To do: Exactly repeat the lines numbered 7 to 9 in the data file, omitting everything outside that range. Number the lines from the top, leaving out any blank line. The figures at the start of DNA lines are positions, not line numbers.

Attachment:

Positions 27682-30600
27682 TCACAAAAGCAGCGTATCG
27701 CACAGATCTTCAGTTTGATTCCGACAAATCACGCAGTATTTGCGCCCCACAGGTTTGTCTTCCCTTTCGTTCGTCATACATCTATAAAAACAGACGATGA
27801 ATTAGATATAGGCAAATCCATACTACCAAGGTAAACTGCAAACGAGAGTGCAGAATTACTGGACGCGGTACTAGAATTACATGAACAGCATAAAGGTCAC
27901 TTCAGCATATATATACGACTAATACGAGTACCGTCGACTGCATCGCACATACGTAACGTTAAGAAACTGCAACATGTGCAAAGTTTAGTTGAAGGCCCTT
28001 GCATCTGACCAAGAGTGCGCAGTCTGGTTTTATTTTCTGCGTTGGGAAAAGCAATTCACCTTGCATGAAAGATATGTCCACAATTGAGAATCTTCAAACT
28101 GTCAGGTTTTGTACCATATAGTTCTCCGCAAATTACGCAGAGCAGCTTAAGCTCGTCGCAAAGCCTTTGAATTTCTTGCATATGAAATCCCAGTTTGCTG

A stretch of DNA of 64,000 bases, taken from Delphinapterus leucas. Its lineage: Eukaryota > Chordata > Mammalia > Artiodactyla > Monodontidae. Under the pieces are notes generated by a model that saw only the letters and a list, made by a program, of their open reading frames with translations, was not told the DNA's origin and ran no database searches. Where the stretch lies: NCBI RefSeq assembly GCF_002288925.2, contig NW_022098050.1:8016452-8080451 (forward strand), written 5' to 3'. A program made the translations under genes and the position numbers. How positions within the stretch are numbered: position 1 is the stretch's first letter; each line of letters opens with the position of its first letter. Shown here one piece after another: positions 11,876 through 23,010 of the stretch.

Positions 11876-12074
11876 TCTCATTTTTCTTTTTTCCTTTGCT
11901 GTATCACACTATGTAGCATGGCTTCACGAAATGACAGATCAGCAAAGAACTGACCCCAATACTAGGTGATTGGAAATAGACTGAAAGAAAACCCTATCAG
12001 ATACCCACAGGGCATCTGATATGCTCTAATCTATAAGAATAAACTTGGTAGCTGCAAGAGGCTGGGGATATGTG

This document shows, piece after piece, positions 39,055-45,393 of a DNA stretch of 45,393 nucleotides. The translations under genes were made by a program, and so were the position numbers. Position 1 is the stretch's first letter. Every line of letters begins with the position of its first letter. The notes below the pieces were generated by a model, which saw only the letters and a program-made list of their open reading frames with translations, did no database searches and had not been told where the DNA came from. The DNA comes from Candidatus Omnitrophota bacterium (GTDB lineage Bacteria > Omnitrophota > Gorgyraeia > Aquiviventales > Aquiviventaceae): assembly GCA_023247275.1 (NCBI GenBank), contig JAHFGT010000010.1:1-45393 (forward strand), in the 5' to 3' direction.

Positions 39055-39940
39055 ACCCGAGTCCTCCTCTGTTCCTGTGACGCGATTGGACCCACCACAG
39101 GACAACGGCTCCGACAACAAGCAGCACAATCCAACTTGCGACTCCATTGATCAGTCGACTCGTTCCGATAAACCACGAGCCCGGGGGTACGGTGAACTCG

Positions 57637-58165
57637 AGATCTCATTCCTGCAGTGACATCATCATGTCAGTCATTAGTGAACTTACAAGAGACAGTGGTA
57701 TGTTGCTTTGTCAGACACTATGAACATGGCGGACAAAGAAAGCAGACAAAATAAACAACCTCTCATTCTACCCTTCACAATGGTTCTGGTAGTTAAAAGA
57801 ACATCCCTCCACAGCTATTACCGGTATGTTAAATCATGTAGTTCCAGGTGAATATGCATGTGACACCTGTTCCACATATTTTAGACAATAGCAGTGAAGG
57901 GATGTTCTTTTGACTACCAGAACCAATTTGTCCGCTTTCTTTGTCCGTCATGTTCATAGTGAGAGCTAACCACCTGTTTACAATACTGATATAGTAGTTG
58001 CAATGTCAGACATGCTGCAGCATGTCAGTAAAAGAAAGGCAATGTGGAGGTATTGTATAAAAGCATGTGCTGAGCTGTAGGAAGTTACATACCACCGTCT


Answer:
28101 GTCAGGTTTTGTACCATATAGTTCTCCGCAAATTACGCAGAGCAGCTTAAGCTCGTCGCAAAGCCTTTGAATTTCTTGCATATGAAATCCCAGTTTGCTG

A stretch of DNA of 64,000 bases, taken from Delphinapterus leucas. Its lineage: Eukaryota > Chordata > Mammalia > Artiodactyla > Monodontidae. Under the pieces are notes generated by a model that saw only the letters and a list, made by a program, of their open reading frames with translations, was not told the DNA's origin and ran no database searches. Where the stretch lies: NCBI RefSeq assembly GCF_002288925.2, contig NW_022098050.1:8016452-8080451 (forward strand), written 5' to 3'. A program made the translations under genes and the position numbers. How positions within the stretch are numbered: position 1 is the stretch's first letter; each line of letters opens with the position of its first letter. Shown here one piece after another: positions 11,876 through 23,010 of the stretch.

Positions 11876-12074